HERNDON, Va., February 15, 2007 — The open source project, OpenVZ (www.openvz.org) announces the availability of features in its operating system server virtualization software that include:
– Delivery of checkpointing and live migration support for IA64 processors, which brings a capability that no other open source operating system virtualization software offers. This allows system administrators to move virtual servers between physical servers without end-user disruption or the need for costly storage capacity.
– Network file system (NFS) support, which makes it possible to access network disk files from within OpenVZ virtual environments.
– VLAN (IEEE802.1Q) network standard support in virtual environments, so that every network packet can be tagged to some distinct network.
– Filesystem in userspace (FUSE) support, which allows, for example, for an FTP or SSH server to be presented like a file system within a virtual environment.
– I/O accounting for each virtual environment to be followed with a new per-VE I/O scheduling feature added soon. This solves the problem of distributing I/O throughput (which can be a performance bottleneck) across all virtual environments. The scheduling feature will make it possible to set priorities so that some VEs can be set as "high priority" for disk access, and others as "low priority".
"We intend to continue bringing our users more advanced technology throughout the year," said Kir Kolyshkin, manager of the OpenVZ project. "We’re off and running in 2007 delivering users with new features in OpenVZ software."
With checkpointing and live migration, the state of a running virtual environment is frozen and the image stored on disk then restored on another server. The function executes between any two servers on a network, so the capability works for any server and any application. OpenVZ delivers this capability without additional requirements, such as a storage area network (SAN). The IA64 support is added to previously available OpenVZ support for servers using x86 and x86_64 processors.
The new OpenVZ kernel software can be downloaded here, http://openvz.org/download/kernel/devel. Also, users can access helpful installation instructions from the OpenVZ wiki, http://wiki.openvz.org/Quick_installation. The site serves as a forum to gain and share knowledge about OpenVZ and includes documentation and a knowledge base with helpful advice.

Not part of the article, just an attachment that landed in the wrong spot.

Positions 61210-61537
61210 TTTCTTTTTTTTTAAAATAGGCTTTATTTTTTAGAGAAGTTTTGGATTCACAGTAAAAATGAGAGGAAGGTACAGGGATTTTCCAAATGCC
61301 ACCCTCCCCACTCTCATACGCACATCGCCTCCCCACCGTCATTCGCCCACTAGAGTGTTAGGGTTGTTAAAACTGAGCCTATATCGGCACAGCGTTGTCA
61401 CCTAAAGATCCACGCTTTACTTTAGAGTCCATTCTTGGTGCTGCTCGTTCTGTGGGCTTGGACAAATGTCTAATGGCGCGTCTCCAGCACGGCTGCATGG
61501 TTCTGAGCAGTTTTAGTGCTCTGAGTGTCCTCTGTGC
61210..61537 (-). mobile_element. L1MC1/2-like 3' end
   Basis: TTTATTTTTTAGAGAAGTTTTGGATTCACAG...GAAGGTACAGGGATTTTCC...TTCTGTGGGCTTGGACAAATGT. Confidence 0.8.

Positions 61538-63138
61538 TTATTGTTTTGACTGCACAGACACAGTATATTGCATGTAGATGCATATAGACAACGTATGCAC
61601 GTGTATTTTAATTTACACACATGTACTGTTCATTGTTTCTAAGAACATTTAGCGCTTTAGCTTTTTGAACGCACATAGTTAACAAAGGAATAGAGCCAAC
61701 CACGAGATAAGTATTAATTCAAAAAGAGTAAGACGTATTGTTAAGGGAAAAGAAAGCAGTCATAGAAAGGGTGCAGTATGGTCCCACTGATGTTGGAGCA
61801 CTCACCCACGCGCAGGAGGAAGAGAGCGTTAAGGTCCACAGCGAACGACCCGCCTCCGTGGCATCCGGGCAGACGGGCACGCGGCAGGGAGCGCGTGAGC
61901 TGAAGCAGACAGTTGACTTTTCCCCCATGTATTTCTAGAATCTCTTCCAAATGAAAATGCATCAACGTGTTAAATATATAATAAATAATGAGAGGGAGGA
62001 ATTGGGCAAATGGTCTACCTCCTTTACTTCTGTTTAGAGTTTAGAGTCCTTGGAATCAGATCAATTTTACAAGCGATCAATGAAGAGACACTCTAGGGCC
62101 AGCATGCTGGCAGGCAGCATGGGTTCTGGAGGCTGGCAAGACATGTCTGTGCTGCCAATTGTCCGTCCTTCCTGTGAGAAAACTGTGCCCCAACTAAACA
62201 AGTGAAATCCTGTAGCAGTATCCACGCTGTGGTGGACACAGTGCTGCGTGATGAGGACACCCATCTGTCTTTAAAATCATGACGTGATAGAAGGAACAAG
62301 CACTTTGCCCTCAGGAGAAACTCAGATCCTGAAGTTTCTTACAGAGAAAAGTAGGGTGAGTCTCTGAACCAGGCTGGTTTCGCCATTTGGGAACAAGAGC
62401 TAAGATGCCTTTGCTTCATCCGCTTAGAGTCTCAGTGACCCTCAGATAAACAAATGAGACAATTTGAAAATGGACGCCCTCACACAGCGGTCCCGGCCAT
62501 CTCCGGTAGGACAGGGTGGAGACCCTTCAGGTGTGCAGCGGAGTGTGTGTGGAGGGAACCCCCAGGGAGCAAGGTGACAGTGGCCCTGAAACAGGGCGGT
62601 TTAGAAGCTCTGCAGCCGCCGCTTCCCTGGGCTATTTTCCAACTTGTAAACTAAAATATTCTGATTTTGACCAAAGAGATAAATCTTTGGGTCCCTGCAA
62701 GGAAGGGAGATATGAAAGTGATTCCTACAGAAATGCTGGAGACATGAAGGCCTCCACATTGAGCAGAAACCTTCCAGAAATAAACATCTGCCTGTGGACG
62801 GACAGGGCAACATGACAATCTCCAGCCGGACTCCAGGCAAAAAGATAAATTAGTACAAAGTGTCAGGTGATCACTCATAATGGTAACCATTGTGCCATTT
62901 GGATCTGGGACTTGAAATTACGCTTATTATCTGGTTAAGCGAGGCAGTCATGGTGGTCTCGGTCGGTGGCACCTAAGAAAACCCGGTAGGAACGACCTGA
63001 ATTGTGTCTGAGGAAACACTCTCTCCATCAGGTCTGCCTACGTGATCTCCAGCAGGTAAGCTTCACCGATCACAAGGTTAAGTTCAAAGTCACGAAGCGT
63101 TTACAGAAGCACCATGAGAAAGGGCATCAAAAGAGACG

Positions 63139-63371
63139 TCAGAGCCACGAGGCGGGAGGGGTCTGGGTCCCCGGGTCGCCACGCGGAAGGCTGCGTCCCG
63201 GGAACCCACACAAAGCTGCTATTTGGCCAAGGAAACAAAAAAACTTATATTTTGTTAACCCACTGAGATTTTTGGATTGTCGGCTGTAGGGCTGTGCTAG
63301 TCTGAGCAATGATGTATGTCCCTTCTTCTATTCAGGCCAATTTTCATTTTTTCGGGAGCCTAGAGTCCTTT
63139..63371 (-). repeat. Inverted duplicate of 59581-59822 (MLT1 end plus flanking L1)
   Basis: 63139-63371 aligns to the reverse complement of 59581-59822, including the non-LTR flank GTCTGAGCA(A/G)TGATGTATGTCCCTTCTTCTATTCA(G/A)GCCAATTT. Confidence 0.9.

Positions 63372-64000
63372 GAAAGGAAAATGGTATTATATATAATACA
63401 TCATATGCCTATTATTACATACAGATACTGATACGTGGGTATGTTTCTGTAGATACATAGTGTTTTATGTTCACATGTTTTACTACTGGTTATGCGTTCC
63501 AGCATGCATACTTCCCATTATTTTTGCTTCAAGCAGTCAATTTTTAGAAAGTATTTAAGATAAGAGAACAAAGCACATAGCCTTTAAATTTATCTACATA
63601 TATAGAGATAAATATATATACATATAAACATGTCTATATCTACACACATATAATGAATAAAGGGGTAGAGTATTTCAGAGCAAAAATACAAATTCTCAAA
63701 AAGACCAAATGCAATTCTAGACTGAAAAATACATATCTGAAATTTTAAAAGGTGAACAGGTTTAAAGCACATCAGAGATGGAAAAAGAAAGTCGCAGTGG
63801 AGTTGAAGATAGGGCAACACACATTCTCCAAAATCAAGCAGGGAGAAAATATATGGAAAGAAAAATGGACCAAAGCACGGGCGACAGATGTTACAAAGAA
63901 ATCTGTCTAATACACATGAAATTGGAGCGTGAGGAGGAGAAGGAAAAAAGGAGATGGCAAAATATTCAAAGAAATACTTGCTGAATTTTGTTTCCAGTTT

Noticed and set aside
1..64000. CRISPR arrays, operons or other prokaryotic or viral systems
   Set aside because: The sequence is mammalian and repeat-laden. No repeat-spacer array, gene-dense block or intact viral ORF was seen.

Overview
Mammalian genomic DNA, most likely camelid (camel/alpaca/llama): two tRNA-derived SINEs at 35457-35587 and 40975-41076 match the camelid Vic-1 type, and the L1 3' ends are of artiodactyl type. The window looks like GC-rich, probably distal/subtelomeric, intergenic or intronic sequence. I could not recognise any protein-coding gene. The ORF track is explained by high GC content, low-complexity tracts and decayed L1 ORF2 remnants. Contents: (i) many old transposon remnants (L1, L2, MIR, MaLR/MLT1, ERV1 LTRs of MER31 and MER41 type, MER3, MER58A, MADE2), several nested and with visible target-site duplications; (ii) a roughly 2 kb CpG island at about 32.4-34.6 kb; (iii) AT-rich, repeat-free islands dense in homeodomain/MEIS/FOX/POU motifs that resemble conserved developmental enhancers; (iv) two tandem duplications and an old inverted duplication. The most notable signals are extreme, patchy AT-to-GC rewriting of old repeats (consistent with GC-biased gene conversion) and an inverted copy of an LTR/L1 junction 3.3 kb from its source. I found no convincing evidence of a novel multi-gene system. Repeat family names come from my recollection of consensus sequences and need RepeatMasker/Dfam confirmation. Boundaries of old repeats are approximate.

The OpenVZ project freely distributes and offers support to its users, promoting operating system virtualization through a collaborative, community effort. Supported by SWsoft, the OpenVZ project serves the needs of the community developers, testers, documentation experts, and other technology enthusiasts who wish to participate in and accelerate the technology development process. OpenVZ is open source software that is used as the basis for the SWsoft Virtuozzo virtualization software product.
OpenVZ is operating system server virtualization software technology, built on Linux, which creates multiple isolated, secure virtual environments on a single physical server – enabling greater server utilization and superior availability with fewer performance penalties. The virtual servers ensure that applications do not conflict and can be re-booted independently.
With the power of today’s processors, hardware is often under utilized. With virtualization technology, the server can effectively be split into many small ones, each running its tasks so that the whole server is utilized more efficiently.
OpenVZ software comes with user tools that help automate management of virtual servers. With its unique architecture that uses a single operating system instance, the virtual servers perform and execute like independent servers with their own memory, configuration files, users and applications. Each can be re-booted independently. Using template-based application deployment provides a simple way to get new virtual servers up and running in minutes and OpenVZ can run several times more virtual servers per CPU than other virtualization technologies. Also, the OpenVZ project maintains a blog site discussing virtualization technology, which can be accessed here, http://blog.openvz.org.
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